Plastic Grocery Bags On the Way Out

Going green — By Stephanie on November 17, 2008 at 10:30 am
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Reusable canvas shopping bags will soon be required

As the mom of 4 (hungry) kids, trips to the grocery store have often resulted in a cart filled to the brim and then, I cringe when the store clerk starts filling numerous plastic grocery bags so I can haul the purchases home.  Oh sure, sometimes the cashier will ask me, “Paper or plastic, ma’am?” but I know that neither alternative is environmentally friendly.  Paper bags require – well, paper to make them.  And that means trees are getting cut down for the simple convenience of one-time use.  On the other hand, plastic grocery bags are made of petroleum.  While they are lighter and cost less to transport than paper bags, they are much less often recycled.  Instead, I see them floating through parking lots and snagged in brush along highways.  Worse, plastic grocery bags harm and kill thousands of animals each year when a percentage of the 300 billion plastic bags produced annually end up in our waterways and forests.

I am now the proud owner of 10 canvas shopping bags.  I unload them at home and then walk them straight back to the trunk of my car where they await our next trip to the store.  Each bag holds the equivalent of at least 3 plastic grocery bags.  I have never used all 10 in a single shopping trip!

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What is wrong with this picture?

Before long, you may not have a choice between paper or plastic as a consumer.  City after city, as well as some countries are banning plastic grocery bags.  For example, the City of Los Angeles will be plastic shopping bag-free by July 2010.  If you do not bring your own canvas shopping bag, you will have to pay a 25-cent fee for each paper bag issued to you.  Plastic grocery bags are already outlawed in San FranciscoMaui County in Hawaii will ban the bags in 2011.  Similar banning or taxing measures have been considered and/or adopted in Seattle, Fairfax, and Madison, among other places.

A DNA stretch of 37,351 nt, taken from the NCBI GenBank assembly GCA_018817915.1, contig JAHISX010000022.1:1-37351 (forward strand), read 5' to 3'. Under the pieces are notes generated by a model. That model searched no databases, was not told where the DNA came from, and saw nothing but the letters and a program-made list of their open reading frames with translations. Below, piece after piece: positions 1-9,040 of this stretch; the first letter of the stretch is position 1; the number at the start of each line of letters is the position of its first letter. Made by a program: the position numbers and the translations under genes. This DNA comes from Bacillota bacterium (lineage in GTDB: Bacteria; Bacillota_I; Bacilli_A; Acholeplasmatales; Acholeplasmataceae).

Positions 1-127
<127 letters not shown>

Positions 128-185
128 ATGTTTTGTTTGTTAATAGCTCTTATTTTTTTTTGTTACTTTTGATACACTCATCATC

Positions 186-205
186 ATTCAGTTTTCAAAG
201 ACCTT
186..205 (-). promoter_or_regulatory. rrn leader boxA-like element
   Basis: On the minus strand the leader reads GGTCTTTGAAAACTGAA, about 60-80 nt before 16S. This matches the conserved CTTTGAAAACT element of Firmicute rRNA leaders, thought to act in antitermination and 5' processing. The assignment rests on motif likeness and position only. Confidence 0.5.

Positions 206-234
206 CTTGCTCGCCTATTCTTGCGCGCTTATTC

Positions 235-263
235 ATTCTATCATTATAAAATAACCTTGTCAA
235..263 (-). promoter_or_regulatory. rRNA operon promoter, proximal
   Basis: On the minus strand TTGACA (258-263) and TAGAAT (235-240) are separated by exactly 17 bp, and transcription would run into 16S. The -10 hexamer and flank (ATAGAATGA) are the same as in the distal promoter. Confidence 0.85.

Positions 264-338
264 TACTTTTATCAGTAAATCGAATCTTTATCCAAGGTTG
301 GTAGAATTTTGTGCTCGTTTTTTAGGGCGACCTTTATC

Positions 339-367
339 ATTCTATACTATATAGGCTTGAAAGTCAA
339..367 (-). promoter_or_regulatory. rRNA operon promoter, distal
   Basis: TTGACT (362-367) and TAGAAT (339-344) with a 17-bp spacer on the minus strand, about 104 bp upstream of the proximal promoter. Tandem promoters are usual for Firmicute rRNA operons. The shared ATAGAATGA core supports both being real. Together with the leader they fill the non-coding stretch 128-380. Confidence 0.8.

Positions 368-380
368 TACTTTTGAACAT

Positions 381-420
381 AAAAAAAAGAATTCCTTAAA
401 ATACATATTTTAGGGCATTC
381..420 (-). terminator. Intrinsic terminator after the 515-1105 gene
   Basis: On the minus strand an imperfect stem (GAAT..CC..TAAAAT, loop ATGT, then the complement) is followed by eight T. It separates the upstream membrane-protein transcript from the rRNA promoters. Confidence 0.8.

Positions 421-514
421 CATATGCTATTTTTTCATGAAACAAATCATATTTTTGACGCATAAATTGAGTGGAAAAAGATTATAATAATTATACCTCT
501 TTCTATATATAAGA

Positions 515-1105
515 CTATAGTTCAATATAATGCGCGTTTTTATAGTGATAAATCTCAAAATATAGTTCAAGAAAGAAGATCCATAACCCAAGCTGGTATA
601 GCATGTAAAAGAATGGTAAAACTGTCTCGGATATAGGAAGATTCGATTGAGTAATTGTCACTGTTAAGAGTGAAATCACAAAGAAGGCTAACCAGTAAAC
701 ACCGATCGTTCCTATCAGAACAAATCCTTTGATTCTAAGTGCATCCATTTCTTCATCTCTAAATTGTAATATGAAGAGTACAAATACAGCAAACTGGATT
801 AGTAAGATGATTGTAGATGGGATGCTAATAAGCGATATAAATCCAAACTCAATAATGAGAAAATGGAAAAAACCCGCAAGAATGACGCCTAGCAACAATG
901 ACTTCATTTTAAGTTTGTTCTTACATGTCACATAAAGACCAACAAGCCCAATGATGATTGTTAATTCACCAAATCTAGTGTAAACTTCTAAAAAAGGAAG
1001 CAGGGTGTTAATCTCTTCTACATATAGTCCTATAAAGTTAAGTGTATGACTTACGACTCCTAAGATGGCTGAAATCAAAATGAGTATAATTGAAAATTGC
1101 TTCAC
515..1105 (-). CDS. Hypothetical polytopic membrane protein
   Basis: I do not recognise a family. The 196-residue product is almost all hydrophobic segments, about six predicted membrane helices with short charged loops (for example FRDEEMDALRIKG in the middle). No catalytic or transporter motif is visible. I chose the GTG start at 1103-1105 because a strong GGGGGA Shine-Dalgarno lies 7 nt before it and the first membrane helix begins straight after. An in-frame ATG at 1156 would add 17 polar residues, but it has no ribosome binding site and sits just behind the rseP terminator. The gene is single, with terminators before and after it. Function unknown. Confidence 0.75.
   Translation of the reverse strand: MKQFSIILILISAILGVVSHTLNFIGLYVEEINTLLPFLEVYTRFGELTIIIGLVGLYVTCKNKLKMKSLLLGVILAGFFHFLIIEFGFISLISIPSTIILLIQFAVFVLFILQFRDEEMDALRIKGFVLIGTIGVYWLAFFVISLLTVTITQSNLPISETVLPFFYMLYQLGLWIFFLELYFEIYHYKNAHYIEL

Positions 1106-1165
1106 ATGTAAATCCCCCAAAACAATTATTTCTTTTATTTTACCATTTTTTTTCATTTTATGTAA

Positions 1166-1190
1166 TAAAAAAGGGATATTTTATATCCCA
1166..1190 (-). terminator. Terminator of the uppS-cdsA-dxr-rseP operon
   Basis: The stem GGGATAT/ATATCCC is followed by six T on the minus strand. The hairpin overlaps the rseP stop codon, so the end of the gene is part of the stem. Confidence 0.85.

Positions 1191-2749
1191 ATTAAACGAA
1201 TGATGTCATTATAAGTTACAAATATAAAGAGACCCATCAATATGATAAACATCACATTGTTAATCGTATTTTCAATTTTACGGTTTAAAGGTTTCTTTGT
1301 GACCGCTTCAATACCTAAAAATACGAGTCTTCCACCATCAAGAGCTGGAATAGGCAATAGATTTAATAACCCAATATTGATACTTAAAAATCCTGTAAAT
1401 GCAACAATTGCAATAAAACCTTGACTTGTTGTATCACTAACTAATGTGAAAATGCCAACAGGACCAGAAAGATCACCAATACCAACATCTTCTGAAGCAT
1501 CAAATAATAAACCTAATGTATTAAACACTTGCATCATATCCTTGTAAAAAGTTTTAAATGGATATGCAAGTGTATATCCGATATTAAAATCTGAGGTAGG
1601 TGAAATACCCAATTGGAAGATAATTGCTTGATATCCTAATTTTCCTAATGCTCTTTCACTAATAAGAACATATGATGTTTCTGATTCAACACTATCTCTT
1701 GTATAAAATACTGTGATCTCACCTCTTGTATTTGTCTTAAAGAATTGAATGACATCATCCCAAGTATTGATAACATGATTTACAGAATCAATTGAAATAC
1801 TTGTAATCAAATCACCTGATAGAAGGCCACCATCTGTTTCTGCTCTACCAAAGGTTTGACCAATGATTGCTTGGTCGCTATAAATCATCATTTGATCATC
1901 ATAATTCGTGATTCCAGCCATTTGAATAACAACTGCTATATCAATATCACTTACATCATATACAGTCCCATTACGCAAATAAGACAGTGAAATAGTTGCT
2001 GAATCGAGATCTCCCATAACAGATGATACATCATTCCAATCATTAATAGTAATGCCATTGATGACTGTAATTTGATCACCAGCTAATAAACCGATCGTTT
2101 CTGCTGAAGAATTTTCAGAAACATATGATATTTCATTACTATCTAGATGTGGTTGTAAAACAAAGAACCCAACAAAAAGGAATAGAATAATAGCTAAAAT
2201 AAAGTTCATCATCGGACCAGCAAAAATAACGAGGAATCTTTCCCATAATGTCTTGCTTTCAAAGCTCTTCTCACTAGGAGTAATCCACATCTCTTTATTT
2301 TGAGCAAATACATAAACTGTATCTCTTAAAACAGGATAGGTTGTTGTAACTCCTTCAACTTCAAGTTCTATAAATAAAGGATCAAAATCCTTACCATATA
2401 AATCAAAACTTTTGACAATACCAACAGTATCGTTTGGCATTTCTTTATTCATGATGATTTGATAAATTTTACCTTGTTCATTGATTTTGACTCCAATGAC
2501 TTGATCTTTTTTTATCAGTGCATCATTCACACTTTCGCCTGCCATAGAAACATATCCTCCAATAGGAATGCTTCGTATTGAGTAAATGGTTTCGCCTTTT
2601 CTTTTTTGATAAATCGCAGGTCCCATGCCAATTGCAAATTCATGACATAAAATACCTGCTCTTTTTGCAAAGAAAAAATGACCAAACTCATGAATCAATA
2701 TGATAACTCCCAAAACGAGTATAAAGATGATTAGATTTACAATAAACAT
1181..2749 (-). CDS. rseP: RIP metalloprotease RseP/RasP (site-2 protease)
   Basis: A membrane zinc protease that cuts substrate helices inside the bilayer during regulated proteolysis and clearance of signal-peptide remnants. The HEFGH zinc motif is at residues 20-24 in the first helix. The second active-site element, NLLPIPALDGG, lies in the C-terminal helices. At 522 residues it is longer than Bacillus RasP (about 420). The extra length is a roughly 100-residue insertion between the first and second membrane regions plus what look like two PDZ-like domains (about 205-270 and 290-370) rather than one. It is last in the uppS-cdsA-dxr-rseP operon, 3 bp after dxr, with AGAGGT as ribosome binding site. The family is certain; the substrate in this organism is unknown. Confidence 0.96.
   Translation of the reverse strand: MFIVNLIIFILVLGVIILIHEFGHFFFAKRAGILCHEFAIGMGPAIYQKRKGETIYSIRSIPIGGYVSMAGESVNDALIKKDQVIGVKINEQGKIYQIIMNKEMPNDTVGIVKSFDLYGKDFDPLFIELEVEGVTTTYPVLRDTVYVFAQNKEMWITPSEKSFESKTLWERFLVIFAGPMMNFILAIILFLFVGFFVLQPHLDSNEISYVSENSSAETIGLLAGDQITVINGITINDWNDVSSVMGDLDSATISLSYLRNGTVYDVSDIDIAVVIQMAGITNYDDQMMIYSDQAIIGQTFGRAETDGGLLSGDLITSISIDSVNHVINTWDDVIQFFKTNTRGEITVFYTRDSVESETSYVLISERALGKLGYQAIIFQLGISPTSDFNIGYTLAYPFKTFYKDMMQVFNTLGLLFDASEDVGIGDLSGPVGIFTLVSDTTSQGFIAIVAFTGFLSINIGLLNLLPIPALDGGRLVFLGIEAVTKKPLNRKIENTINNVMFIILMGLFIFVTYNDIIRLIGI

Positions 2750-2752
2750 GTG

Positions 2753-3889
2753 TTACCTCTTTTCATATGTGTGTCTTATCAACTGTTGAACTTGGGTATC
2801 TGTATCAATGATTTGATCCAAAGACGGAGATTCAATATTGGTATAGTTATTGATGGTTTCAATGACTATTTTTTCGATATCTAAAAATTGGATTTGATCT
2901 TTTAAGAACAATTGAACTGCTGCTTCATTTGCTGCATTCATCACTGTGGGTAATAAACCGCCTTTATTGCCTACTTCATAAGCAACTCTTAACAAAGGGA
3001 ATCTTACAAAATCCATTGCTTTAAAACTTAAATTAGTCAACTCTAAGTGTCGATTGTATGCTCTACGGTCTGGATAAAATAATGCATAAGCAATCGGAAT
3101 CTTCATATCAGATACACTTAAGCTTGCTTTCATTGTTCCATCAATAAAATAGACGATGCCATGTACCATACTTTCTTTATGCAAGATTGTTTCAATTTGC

Go abroad to China, and you won’t find any plastic grocery bags there either.  China enacted a ban this year.  You also won’t find plastic bags in Rwanda, Eritrea, or South Africa.  Ireland, Australia and a number of countries in Africa are also weighing whether to ban plastic grocery bags.

What do you think?  Should government be making our choice for us?  If not, are we responsible enough to seriously recycle all the plastic grocery bags we use to stop endangering animals and urban blight?  Is it time to say “enough” and get rid of them all together?

After watching this video, “Ivana recycle” too!  But seriously…. next time you go grocery shopping, consider picking up a few canvas bags for your trip.  Leave the plastic grocery bags behind, even if you don’t HAVE to.  Not only will you have a cleaner conscience, but you’ll be helping a greener Earth.

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3 Comments

  1. Katherine says:

    In Germany, you need to pay .50 Euro for each plastic bag you use. A reusable bag is 1 Euro. Most people bring their own cotton bags, baskets, even boxes. I used to live in Germany and the would have their produce boxes in the front of the store and I’d grab them to houses my groceries. They were going to get thrown out anyway! So I may as well recycle them when I go home. It’s all about mindset. I think it’s great that you put the bags back in the car right away. I need to try that.

  2. Stephanie says:

    Hi Katherine, Thank you so much for sharing your experiences in Germany! It makes total sense just to invest in the canvas bags rather than get charged for every plastic shopping bag! I also agree that it is about changing mindsets. It CAN be done. Cheers, Stephanie

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